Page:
Sri Lanka: Two men die waiting in queue for fuel as economic crisis worsens

For weeks people have been queuing up at pumps, often for hours, and the country has been under rolling power cuts



People stand in a long queue to buy kerosene oil due to shortage of domestic gas as a result of country's economic crisis, at a fuel station in Colombo, Sri Lanka  March 18, 2022. Photo: Reuters
People stand in a long queue to buy kerosene oil due to shortage of domestic gas as a result of country's economic crisis, at a fuel station in Colombo, Sri Lanka March 18, 2022. Photo: Reuters

By Reuters

Published: Sun 20 Mar 2022, 2:25 PM

Sri Lankan police said on Sunday two men collapsed and died while waiting in separate queues to secure fuel amid sky-rocketing prices leading to record inflation.

The men, in their seventies, died while they were waiting for petrol and kerosene oil in two different parts of the country, said police spokesman Nalin Thalduwa in commercial capital Colombo.

For weeks people have been queuing up at pumps, often for hours, and the country has been under rolling power cuts.

“One was a 70-year-old three-wheeler driver who was a diabetic and heart patient while the second was a 72-year-old, both had been waiting in line for about four hours for fuel oil,” Thalduwa said.

On Sunday Sri Lanka suspended operations at its only fuel refinery after crude oil stocks ran out, said Ashoka Ranwala the president of the Petroleum General Employees’ Union.

The energy ministry could not be immediately reached for a comment.

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Use of kerosene oil has increased after low-income families began shifting away from cooking gas due to price increases. On Sunday Laugfs Gas, the country’s second largest supplier raised prices by 1,359 rupees ($4.94) for a 12.5 kg cylinder, the company said in a statement.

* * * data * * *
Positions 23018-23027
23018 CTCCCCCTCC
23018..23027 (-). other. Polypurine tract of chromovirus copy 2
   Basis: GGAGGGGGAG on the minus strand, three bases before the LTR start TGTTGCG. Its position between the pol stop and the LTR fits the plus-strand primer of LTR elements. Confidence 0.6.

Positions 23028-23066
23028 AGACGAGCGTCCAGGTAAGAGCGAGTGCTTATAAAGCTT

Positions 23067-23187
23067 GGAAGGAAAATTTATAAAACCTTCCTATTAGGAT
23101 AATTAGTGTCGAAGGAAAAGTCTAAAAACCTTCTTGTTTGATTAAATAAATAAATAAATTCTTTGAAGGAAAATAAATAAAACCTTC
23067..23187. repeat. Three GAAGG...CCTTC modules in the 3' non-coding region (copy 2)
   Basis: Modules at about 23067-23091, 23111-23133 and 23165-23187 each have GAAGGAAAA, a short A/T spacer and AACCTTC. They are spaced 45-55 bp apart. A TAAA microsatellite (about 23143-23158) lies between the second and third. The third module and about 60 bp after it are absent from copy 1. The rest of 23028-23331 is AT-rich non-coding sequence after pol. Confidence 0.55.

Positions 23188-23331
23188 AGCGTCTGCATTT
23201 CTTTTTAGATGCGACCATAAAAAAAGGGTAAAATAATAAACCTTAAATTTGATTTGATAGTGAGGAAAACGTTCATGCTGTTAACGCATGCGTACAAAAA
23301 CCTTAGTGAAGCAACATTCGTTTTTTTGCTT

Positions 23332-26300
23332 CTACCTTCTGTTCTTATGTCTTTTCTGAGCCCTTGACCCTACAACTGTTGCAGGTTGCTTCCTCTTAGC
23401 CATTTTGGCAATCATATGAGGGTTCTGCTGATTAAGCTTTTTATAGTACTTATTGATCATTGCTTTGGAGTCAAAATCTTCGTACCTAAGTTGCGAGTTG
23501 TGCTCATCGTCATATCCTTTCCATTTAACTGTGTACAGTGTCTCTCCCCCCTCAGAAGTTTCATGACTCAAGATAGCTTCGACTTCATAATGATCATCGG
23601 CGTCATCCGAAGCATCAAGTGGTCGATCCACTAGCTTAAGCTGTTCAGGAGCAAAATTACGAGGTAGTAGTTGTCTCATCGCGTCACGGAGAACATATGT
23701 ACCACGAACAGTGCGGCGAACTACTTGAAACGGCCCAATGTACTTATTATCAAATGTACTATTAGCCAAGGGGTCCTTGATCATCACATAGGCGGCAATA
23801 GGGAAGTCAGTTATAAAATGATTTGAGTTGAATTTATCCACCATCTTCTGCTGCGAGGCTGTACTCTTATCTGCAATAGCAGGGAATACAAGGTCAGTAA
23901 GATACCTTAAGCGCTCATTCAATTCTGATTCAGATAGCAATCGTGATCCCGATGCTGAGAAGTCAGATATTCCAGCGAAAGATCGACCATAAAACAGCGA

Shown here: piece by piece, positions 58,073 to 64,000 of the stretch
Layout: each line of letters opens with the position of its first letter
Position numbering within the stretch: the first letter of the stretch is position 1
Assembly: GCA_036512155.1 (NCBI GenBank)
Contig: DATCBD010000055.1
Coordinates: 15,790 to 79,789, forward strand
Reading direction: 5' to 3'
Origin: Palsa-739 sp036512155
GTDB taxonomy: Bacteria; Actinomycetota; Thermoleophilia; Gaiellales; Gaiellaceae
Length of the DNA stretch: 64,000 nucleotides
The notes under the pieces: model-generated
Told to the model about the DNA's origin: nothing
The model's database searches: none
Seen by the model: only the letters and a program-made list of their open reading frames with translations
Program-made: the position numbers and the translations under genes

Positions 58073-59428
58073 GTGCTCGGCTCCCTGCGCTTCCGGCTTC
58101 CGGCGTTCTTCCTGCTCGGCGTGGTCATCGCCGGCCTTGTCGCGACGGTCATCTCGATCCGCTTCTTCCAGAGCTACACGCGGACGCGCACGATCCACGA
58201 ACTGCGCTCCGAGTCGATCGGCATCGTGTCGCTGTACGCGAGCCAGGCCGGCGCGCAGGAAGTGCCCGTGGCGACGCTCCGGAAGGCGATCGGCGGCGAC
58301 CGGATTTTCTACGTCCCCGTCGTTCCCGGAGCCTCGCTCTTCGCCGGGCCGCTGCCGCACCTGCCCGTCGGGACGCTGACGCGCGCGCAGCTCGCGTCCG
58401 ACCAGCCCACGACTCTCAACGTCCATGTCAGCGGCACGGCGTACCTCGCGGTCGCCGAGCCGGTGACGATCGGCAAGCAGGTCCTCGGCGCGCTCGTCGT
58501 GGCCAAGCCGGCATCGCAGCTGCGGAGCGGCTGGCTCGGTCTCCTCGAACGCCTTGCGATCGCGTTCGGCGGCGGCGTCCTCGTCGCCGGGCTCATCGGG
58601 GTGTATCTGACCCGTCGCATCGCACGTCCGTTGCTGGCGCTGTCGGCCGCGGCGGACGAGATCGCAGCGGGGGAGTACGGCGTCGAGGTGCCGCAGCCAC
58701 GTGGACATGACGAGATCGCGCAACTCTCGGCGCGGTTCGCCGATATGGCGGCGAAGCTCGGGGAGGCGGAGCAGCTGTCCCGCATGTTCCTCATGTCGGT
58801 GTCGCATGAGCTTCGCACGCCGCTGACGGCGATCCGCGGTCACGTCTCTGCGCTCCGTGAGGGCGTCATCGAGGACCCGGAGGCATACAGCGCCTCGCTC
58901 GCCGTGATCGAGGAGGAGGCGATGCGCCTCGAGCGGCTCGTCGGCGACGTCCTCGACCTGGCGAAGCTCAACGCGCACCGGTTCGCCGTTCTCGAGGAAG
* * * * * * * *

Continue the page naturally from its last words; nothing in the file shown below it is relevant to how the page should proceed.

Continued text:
Sri Lanka has been struggling to find dollars to pay for increasingly expensive fuel shipments since January, with its foreign currency reserves dipping to $2.31 billion in February.

In February Sri Lanka’s inflation hit 15.1%, among the highest in Asia, with food inflation soaring to 25.7%, latest government data showed.

Earlier this month Sri Lanka’s central bank floated the rupee causing the currency to plummet by more than 30% to trade at about 275 rupees per U.S. dollar.

Milk powder prices increased by 250 rupees ($0.90) for a 400g pack on Saturday, prompting restaurant owners to raise the cost of a cup of milk tea to 100 rupees. ($1 = 275.0000 Sri Lankan rupees)


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